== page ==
government “may not promote or affiliate itself with any religious doctrine or organization . . . [or]discriminate among persons on the basis of their religious beliefs.”
Courts “pay particularly
close attention to whether the challenged governmental practice either has the purpose or effect of
at 591. Endorsement includes “conveying or attempting to convey a
message that religion or a particula
r religious belief is favored or preferred.”
. at 593.Within this general legal framework requiring that the government remain secular in itspolicies and actions, the Supreme Court has had occasion to consider cases involving religiousmonuments on public land. In doing so, the Court has
upheld the constitutionality of a crossmonument on public land.
Lower federal courts have directly addressed the constitutionality of
supposed “war memorial” cross monuments on public land
, however, and have found that theyviolate the Establishment Clause.
Trunk v. City of San Diego, 629 F. 3d 1099 (9
Please note that the jurisdiction of the Ninth Circuit Court of Appeals includes California and thatthe Trunk
therefore would be controlling for any federal court hearing a caserelated to the Pendleton Cross.
The court in Trunk
rejected the argument that a cross labeled as a “war memorial” is in fact“patriotic and nationalistic, not religious.”
A cross is
“the preeminent symbol of Christianity”
and an attempt to label it as a war memorial does not change this.
A cross is
understood . . . symbol of military service, sacrifice and death”; instead, it “carries an inherently
religious message and creates an appearance of honoring only those servicemen of that particular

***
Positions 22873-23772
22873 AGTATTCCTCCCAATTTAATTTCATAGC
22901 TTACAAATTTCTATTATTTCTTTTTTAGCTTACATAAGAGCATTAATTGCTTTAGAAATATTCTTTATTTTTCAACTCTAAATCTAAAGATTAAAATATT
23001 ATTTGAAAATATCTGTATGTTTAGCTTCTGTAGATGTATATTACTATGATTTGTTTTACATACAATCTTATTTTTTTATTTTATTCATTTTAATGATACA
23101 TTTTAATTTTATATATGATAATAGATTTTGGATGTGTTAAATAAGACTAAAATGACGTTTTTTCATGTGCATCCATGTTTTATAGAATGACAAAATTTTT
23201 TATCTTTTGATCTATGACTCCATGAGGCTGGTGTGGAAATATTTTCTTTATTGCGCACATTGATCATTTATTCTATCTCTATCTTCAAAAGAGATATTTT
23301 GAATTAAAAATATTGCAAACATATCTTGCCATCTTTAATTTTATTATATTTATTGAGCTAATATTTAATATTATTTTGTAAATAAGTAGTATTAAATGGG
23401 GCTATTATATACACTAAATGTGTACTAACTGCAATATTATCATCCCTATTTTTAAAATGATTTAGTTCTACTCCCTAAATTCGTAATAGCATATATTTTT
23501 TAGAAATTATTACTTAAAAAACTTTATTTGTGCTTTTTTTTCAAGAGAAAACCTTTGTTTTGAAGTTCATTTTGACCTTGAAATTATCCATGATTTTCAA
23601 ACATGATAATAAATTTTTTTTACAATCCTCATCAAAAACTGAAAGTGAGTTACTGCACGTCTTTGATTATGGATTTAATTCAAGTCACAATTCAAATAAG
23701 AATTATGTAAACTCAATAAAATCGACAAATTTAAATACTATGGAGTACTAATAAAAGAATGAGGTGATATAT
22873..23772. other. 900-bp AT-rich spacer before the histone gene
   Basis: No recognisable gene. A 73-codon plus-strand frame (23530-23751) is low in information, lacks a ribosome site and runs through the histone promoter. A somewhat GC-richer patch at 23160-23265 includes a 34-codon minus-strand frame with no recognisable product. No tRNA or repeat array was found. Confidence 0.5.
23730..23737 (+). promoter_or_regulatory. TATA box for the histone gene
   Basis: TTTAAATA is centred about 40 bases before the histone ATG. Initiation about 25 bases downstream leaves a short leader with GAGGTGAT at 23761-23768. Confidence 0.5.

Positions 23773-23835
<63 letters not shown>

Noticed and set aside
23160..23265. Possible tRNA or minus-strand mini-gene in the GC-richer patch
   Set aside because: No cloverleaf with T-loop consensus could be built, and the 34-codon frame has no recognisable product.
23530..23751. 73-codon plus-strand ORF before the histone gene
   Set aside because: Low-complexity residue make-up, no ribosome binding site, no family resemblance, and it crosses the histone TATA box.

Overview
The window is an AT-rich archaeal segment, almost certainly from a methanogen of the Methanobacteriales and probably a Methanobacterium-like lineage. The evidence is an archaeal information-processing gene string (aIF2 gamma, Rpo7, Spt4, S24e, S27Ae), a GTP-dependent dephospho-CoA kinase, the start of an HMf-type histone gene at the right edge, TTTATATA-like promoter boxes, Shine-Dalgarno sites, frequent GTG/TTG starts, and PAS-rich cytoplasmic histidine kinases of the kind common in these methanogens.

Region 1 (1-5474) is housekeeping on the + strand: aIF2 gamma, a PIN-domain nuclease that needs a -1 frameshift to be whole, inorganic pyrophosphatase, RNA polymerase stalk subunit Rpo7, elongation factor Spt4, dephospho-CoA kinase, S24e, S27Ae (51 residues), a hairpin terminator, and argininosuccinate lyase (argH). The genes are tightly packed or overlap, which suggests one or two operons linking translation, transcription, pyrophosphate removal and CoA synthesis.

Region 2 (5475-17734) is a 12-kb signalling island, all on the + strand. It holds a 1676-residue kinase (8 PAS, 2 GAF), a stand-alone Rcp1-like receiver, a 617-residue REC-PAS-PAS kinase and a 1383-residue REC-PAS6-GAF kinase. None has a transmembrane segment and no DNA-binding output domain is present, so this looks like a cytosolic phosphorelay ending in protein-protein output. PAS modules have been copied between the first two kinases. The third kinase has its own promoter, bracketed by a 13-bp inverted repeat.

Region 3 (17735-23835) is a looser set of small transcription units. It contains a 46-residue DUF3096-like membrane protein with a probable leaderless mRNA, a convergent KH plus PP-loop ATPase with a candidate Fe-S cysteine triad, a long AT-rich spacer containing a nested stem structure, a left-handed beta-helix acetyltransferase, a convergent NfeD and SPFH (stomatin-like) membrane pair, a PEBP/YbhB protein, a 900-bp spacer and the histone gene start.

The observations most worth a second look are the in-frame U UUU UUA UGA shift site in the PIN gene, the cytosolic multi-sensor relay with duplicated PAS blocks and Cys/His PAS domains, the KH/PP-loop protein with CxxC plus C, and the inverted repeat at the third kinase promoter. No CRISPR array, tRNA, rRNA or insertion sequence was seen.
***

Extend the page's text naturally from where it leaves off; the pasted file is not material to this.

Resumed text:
at 1111-12.In addition, unlike the Pendleton Cross, the Mount Soledad cross at issue in Trunk wassurrounded by secular displays honoring military service. Even given this somewhat mitigating
context, however, the court concluded that cross memorial was “a predominantly religioussymbol”
and therefore unconstitutional.
at 1110. In passing, the court noted that “there is little
doubt that [a state] would violate the Establishment Clause if it allowed a private group to place apermanent unadorned twelve-foot cross on public property without any contextual or historical
elements that served to secularize the message conveyed by such a display.”
Even though the court did “not doubt that the [cross memorial was] intended, at least in part, to honor the sacrifices of nation‟s soldiers,” it concluded that “this intent, however, isinsufficient to render the Memorial constitutional.” A cross memorial “sends a message of religious endorsement, not simply secular memorialization.”
at 1118. This “strong message of
endorsement [of religion] and exclusion [of non-Christians] . . . suggests that the government is soconnected to a particular r
eligion that it treats that religion‟s symbolism as its own, as universal.”
at 1125. The Court concluded that “[t]his message violates the Establishment Clause.”
I understand that Camp Pendleton has attempted to distance itself from the cross by statingthat it was erected by
“private individuals acting solely in their personal capacities
Court has made clear, however, that “permanent monuments displayed on public propertytypically represent government speech”
even when such monuments are not erected by the
In fact, in the only case directly to address a cross on public land that was characterized as a war memorial, the
Supreme Court upheld the government‟s decision to transfer the property on which
the cross stood to privateownership in order to lessen Establishment Clause concerns.
Salazar v. Buono, 130 S. Ct. 1803 (2010).
American Atheists v. Duncan,